Helton made one thing clear Wednesday. He won’t be afraid to throw a young quarterback into the fire.

“It’s going to be about who the best player is in the moment. It doesn’t matter his age to me,” Helton said.

Chris Petersen not worried about Washington’s status as Pac-12 favorite

Washington enters the 2018 season as a significant favorite to win the Pac-12, but Chris Petersen doesn’t want to hear it. Petersen told reporters Wednesday that outside expectations will never affect the way his program operates. There’s no pressure created from the preseason hype either.

“That doesn’t mean anything to us. We expect to be good and win games, and that’s never changed. Because other people think that we might win some games, that doesn’t really change our mindset,” Petersen said.

UW opens with a trip to Atlanta to face Auburn. It will be one of Week 1’s marquee games, and the Huskies will be without tight end Hunter Bryant, who had the looks of a rising star before a late-season injury. Petersen confirmed that Bryant, even after participating in spring ball, recently had surgery and won’t see the field for quite a while.

“He’s not going to be ready at the start of the season. This may end up being his redshirt year, especially with the four games that we can play,” Petersen said. “It will be a month or two before we can even kind of really see where he’s at.”

Cristobal: Justin Herbert has transformed into a ‘field general’

Oregon made it back to a bowl with seven wins last fall, but the season could have been better had quarterback Justin Herbert not gone down with a broken collarbone.

Following a 4-1 start, the team went 1-4 without Herbert in the lineup. New Ducks head coach Mario Cristobal, the team’s offensive coordinator last fall, sees Herbert ascending to a new level, especially with his leadership.

“He’s much more vocal. He now is becoming a field general. I think he was a quarterback last year, and now he’s becoming a field general,” Cristobal said.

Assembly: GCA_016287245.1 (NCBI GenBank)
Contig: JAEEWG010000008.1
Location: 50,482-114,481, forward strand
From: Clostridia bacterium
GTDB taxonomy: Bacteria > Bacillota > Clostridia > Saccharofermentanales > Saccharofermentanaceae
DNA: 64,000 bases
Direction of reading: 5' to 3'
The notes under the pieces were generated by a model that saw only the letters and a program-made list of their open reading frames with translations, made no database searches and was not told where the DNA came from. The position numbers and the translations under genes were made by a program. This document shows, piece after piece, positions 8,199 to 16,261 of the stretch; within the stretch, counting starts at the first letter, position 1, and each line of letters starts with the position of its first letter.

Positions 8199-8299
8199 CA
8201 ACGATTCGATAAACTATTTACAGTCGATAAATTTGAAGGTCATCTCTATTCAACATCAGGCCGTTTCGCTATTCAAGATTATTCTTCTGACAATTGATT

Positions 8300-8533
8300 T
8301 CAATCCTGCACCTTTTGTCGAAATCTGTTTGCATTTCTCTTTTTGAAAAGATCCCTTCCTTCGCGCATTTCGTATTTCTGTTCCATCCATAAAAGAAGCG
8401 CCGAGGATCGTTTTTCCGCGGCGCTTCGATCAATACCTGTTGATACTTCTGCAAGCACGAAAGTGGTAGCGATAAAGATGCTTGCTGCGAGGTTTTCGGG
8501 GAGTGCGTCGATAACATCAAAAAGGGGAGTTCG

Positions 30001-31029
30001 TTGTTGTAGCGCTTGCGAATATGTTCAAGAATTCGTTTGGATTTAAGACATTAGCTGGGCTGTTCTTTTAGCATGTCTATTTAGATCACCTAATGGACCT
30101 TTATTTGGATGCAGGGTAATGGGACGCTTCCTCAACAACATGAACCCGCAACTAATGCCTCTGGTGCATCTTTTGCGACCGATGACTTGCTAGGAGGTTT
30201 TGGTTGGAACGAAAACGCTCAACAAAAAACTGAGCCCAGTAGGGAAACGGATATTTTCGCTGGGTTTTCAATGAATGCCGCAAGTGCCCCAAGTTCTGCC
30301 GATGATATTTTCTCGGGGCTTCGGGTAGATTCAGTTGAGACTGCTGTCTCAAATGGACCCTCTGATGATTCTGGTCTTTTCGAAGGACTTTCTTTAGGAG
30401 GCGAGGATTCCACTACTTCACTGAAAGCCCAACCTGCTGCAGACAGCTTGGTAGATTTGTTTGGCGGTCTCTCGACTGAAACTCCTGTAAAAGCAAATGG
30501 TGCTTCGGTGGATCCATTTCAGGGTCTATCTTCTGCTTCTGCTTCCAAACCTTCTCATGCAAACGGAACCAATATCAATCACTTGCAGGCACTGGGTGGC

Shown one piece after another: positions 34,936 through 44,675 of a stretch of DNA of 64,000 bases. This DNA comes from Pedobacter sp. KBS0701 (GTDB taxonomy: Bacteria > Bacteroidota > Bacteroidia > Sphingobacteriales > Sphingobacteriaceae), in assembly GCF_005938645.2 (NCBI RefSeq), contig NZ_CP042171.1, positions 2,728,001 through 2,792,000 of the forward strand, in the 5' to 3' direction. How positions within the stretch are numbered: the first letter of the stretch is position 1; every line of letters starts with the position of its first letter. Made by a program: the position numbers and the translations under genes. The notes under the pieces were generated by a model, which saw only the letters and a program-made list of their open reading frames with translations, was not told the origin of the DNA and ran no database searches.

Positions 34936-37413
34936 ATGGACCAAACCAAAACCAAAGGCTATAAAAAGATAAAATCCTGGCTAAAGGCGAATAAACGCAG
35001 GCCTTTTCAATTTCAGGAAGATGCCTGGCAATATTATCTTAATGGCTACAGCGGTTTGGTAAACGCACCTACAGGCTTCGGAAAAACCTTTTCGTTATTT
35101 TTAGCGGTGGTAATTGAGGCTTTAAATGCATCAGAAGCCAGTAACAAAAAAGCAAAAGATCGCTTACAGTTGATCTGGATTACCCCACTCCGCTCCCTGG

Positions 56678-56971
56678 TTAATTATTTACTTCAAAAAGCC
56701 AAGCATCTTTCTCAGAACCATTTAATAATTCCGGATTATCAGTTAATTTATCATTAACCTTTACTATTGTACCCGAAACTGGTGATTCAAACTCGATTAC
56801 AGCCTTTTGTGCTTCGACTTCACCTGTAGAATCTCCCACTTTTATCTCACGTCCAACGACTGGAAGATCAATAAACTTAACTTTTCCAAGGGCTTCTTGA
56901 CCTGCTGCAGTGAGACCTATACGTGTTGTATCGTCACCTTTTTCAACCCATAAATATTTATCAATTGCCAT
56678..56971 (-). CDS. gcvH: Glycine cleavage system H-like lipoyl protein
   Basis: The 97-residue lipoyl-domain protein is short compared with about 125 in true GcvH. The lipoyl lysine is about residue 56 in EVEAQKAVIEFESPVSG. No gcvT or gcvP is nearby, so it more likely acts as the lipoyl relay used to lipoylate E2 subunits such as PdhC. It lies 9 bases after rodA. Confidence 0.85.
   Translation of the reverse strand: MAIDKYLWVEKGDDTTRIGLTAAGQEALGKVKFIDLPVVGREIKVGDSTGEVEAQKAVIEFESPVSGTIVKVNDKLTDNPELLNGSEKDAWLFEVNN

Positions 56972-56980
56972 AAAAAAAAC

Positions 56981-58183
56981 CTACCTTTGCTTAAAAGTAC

The way Cristobal described it, Herbert is essentially a coach on the field.

“That guy understands how to flip protections. He understands, ‘We’re getting a seven-man rush here, they’re going to play cover zero.’ He knows how to call a tight end, change the running backs, and get them a protection opportunity,” Cristobal explained.

“He understands the run game like a coordinator does. He could get us into advantage runs when we’re not in one or facing pressure or potentially a negative play. In my opinion, that’s the biggest step as a quarterback, when he can look at it like an offensive line coach can and understand, ‘Where can we get hit? Where can we get hurt? How can we make this an advantage if play for us?’”

Oregon quarterback Justin Herbert speaks at the Pac-12 Conference NCAA college football Media Day in Los Angeles, Wednesday, July 25, 2018. (AP Photo/Jae C. Hong)

Herm Edwards: ‘Doesn’t matter’ that Arizona State was picked last

Entering his first season as Arizona State’s head coach, Herm Edwards isn’t putting a whole lot of stock into preseason polls. The Sun Devils were picked to finish last in the Pac-12 South by the league’s media. He doesn’t really care.

“Somebody’s got to be first, somebody’s got to be sixth. Doesn’t matter to me,” Edwards said. “We don’t go by polls. We’ve got our own aspirations. We’re trying to win a Pac-12 championship. They can write what they want. That’s good. Hopefully no players are listening to that, because no coaches are listening to it.”

But can something like a preseason poll serve as a motivational tool? Edwards hopes his players don’t need the media as a source of motivation.

“I would hope that if you need someone else to motivate you, that’s not good,” Edwards said. “I learned this a long time ago on how I grew up. You’ve got to be able to bet on yourself. You don’t let other people set your expectations. Don’t fall into that trap.”

Utah welcomes back WR Britain Covey